Record One In 30 U.S. Children Is Homeless, According to Latest Report

A report just issued by the National Center on Family Homelessness, "America's Youngest Outcasts," presents the latest figures on child homelessness in the United States.  The report is based on over a dozen established data sets and the most recent federal data that comprehensively counts homeless children.

According to the report, in the wake of the Great Recession, the number of children lacking homes rose from 1.2 in 2007 to 1.6 million in 2010. The number increased 8-10 percent in 31 states and the District of Columbia between 2012 and 2013 to reach 2.5 million (or one in every 30 U.S. children) in 2013 -- a historic high.  California accounts for more than one-fifth of the homeless children population.

The National Center on Family Homelessness also ranked states according to a composite score that reflects each state's overall performance across four domains: prevalence of child homelessness; child well-being; risk for child homelessness; and state policy planning and efforts.  Minnesota, Nebraska, and Massachussetts ranked highest, while California, Mississippi, and Alabama ranked lowest.

The authors explain that:
"Major causes of homelessness for children in the U.S. include: (1) the nation’s high poverty rate; (2) lack of affordable housing across the nation; (3) continuing impacts of the Great Recession; (4) racial disparities; (5) the challenges of single parenting; and (6) the ways in which traumatic experiences, especially domestic violence, precede and prolong homelessness for families.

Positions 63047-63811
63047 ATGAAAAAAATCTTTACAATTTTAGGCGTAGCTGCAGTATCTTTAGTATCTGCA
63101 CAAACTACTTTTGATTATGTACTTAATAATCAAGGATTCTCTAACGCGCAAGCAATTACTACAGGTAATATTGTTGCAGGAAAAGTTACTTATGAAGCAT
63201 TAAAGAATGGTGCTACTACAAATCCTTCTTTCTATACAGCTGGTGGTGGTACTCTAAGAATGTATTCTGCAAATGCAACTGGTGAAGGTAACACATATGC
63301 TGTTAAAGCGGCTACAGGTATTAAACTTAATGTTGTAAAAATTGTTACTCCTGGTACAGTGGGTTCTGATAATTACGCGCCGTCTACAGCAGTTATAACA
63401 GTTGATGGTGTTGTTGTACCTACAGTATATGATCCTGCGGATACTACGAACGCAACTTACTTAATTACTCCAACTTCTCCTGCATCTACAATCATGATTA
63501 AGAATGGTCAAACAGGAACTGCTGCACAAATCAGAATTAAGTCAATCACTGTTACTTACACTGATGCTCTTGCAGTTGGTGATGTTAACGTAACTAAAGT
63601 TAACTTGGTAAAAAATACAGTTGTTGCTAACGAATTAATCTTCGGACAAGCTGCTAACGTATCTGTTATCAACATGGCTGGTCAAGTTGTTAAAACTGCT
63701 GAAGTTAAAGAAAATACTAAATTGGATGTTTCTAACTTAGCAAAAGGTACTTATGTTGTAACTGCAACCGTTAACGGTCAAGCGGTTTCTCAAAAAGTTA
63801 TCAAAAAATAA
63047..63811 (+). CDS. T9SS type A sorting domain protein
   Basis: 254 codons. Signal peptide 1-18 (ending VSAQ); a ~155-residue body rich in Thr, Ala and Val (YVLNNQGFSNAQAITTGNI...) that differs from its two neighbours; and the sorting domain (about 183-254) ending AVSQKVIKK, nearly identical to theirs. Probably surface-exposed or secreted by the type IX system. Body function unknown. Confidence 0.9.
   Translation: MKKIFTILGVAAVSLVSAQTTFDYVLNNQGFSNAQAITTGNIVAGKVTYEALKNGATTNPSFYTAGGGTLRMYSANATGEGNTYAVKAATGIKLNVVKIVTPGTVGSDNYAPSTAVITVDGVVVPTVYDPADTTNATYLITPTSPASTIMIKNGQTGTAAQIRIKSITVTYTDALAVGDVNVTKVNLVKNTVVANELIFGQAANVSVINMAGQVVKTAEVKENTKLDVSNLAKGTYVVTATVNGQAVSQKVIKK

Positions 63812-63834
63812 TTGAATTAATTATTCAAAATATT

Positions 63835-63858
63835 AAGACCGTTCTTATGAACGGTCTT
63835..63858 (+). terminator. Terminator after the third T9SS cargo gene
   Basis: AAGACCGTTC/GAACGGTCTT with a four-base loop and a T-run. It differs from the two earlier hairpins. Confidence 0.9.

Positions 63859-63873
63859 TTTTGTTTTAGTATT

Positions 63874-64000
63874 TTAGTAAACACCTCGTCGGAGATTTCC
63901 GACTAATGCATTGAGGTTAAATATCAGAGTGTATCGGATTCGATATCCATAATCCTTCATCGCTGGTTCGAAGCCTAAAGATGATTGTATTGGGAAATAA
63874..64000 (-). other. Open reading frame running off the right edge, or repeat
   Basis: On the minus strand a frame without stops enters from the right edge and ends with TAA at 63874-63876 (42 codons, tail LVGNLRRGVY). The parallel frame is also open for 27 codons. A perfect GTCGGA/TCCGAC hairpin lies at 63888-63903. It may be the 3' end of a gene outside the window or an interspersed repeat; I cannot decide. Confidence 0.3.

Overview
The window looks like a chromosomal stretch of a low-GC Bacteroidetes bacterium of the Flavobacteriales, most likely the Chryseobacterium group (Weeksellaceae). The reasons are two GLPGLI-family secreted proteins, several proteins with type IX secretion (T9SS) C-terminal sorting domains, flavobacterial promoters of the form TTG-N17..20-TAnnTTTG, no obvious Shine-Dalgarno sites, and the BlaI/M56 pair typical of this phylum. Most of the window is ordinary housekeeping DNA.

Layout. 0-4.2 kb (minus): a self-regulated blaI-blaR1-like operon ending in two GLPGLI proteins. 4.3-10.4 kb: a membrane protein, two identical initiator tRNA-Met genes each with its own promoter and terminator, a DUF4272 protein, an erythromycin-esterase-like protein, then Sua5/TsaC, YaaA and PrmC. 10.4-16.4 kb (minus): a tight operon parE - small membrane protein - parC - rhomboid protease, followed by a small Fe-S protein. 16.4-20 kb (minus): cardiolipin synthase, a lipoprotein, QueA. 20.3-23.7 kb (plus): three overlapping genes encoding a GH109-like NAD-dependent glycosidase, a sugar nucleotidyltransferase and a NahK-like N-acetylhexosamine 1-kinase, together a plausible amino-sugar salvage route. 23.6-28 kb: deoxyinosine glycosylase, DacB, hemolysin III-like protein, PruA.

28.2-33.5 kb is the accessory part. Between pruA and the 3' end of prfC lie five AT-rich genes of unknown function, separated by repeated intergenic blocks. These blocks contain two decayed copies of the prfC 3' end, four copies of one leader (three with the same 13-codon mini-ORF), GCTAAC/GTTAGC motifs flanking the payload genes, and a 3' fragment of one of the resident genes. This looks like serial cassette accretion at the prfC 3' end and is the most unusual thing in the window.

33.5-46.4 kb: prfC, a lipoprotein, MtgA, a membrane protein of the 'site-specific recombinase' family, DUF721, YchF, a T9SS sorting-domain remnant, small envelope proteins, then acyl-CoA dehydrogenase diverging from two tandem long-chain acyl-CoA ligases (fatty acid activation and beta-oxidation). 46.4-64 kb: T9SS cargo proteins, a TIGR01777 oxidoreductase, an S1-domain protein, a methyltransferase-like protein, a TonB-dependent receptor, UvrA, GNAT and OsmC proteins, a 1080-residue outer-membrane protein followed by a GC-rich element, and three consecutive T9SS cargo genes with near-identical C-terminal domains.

The impact of homelessness on the children, especially young children, is devastating and may lead to changes in brain architecture that can interfere with learning, emotional self-regulation, cognitive skills, and social relationships. The unrelenting stress experienced by the parents, most of whom are women parenting alone, may contribute to residential instability, unemployment, ineffective parenting, and poor health."

Read more: resources:
Homelessness: A Data-Driven Learning Guide (
Frederique Laubepin


  1. This is so sad. Poor kids, it’s not their fault. And to think that people keep adopting kids from other countries. I really hope there is a chance for these kids. Government should help them getting education so they can find a decent job in the future. I could recommend studying remotely through My Admission Essay Writing if there is a possibility to get Internet access. Sadly, tuition keeps rising and low-income families are at a disadvantage. Not to mention homeless kids. Let’s hope there is a chance for them. Anyway, thank you for this research.

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